Vocabulary - Sentence Completion - 04

Vocabulary Examination - Sentence Completion
These tests improve your vocabulary, ability to follow the internal logic of sentences and elimination skill process.


1. Oliver was unable to ________ himself from the difficulties he had caused by forging the documents.


2. Marvin’s ________ prevented him from finishing his work and was evidenced in his large phone bills.


3. The firefighter was ________ in the news for his heroic rescue of a child from a burning house.


4. The knight sought to ________ his broadsword in such a menacing fashion as to frighten his attacker away.


5. The discovery of the new element was ________; the scientist was looking for something else.



6. Brian was an ________ child, he was sent to the principal’s office on numerous occasions for his rude classroom behavior.


7. David felt as if the family picnic would be a(n) ________ time to talk with his grandmother about her plans for the holidays.


8. Although the villagers’ lives were profoundly different from her own, Jing-Mae felt a deep ________ for the people when she served in the Peace Corps.


9. The ________ butter had been left in the refrigerator for years.


10. The ________ of the sheriff’s department ended at the county line.


English Test

1. Vocabulary - Sentence Completion - 05
2. Vocabulary - Sentence Completion - 06
3. Vocabulary - Sentence Completion - 07
4. Vocabulary - Sentence Completion - 08
5. Vocabulary - Sentence Completion - 09
6. Vocabulary - Sentence Completion - 10
7. Synonyms - Test-25
8. Synonyms - Test-26
9. Synonyms - Test-27
10. Antonym Test - 11
11. Antonym Test - 12
12. Antonym Test - 13
13. Vocabulary - Synonyms Antonyms - 01
14. Vocabulary - Synonyms Antonyms - 02
15. Vocabulary - Synonyms Antonyms - 03
16. Vocabulary - Synonyms Antonyms - 04
17. Vocabulary - Synonyms Antonyms - 05
18. Antonym Test - 14
19. Antonym Test - 15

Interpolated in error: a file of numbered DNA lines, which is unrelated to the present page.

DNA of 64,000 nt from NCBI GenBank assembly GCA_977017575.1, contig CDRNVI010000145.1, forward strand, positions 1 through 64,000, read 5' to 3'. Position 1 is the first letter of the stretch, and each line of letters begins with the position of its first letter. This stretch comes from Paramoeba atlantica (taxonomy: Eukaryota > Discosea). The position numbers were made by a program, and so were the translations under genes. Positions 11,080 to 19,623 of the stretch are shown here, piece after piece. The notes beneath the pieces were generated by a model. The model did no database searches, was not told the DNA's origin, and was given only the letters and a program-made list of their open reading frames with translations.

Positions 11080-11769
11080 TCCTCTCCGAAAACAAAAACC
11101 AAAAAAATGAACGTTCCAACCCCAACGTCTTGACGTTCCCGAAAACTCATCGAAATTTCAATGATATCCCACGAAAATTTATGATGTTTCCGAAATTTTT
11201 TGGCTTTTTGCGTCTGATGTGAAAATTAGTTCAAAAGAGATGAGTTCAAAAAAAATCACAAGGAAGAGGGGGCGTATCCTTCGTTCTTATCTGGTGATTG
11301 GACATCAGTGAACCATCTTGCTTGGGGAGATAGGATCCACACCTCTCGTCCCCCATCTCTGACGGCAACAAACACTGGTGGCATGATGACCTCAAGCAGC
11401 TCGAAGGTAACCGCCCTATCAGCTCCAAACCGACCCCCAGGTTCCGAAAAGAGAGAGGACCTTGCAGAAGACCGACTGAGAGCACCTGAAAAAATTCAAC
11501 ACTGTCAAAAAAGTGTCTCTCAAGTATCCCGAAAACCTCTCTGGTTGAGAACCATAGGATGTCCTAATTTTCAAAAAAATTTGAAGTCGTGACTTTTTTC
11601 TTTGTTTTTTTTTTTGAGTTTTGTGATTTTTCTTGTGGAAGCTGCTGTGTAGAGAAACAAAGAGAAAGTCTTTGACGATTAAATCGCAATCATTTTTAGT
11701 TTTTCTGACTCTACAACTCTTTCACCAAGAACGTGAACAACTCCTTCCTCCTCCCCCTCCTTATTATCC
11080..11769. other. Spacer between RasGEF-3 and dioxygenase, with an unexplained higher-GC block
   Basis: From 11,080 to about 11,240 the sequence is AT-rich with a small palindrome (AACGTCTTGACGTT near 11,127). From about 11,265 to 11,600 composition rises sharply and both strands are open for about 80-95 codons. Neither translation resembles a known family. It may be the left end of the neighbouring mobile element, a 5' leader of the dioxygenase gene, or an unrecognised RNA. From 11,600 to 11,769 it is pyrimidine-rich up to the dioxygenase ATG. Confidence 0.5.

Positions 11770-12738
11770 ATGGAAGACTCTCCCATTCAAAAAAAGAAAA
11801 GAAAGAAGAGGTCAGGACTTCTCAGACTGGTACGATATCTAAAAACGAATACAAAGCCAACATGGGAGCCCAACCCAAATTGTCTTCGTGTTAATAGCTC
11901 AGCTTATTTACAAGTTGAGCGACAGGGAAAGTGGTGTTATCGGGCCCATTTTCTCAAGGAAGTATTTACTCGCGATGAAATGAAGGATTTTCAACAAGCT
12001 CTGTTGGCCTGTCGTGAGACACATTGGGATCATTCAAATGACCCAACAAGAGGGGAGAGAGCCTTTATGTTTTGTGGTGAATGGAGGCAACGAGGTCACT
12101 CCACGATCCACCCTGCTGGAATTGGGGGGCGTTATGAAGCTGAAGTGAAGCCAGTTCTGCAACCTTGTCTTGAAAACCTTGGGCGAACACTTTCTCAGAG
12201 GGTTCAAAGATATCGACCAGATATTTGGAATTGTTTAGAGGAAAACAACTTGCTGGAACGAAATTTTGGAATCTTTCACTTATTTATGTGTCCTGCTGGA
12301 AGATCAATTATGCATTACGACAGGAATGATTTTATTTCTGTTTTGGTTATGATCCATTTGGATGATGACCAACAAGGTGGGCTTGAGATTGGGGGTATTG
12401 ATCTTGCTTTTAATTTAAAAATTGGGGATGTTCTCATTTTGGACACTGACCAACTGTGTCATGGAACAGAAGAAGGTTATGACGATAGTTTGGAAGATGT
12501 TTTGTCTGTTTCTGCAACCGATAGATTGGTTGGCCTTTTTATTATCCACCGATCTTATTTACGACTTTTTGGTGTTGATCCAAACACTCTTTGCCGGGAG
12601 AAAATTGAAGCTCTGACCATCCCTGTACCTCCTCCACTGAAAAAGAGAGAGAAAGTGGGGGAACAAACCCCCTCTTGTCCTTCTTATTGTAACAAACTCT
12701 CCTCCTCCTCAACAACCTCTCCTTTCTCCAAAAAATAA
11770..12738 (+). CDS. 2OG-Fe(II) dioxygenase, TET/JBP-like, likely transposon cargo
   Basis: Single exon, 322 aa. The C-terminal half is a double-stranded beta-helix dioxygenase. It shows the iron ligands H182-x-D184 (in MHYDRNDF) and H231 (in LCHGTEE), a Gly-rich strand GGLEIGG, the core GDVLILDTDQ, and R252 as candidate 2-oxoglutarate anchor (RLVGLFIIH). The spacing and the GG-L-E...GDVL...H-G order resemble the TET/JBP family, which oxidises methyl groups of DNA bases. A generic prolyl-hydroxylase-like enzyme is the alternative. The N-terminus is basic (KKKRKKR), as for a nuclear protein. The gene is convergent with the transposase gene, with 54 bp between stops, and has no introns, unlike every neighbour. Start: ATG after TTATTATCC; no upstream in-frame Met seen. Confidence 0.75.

20. Antonym Test - 16

My Account / Test History


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Prepositions
Different kinds of adverbs go in different positions in a clause. Here are some general rules (Note: these rules apply both to one-word adverbs and to adverb phrases of two or more words.)

Verb and object
We do not usually put adverbs between a verb and its object.

[...adverb + verb + object] [verb + adverb + object]
I very much like my job. (NOT I like very much-my job.)
[...verb + object + adverb]
She speaks English well. (NOT She speaks well English.)

Initial, mid and end position

There are three normal positions for adverbs:
a. initial position (at the beginning of a clause)
- Yesterday morning something very strange happened.
b. mid-position (with the verb - for the exact position)
- My brother completely forgot my birthday.
c. end position (at the end of a clause)
- What are you doing tomorrow?
Most adverb phrases (adverbs of two or more words) cannot go in mid-position. Compare:
- He got dressed quickly. He quickly got dressed.
- (Quickly can go in end or mid-position.)
- He got dressed in a hurry. (NOT He in a hurry got dressed.)
- (In a hurry cannot go in mid-position.)

What goes where?
a. initial position
- Connecting adverbs (which join a clause to what came before). Time adverbs can also go here .
- However, not everybody agreed. (connecting adverb)
- Tomorrow I've got a meeting in Cardiff, (time adverb)

b. mid-position
- Focusing adverbs (which emphasize one part of the clause); adverbs of certainty and completeness; adverbs of indefinite frequency; some adverbs of manner.
- He's been everywhere — he's even been to Antarctica, (focusing adverb)
- It will probably rain this evening, (certainty)
- I've almost finished painting the house, (completeness)
- My boss often travels to America, (indefinite frequency)
- He quickly got dressed, (manner)

c. end-position

Adverbs of manner (how), place (where) and time (when) most often go in end-position.
- She brushed her hair slowly. (manner)
- The children are playing upstairs. (place)
- I phoned Alex this morning. (time)
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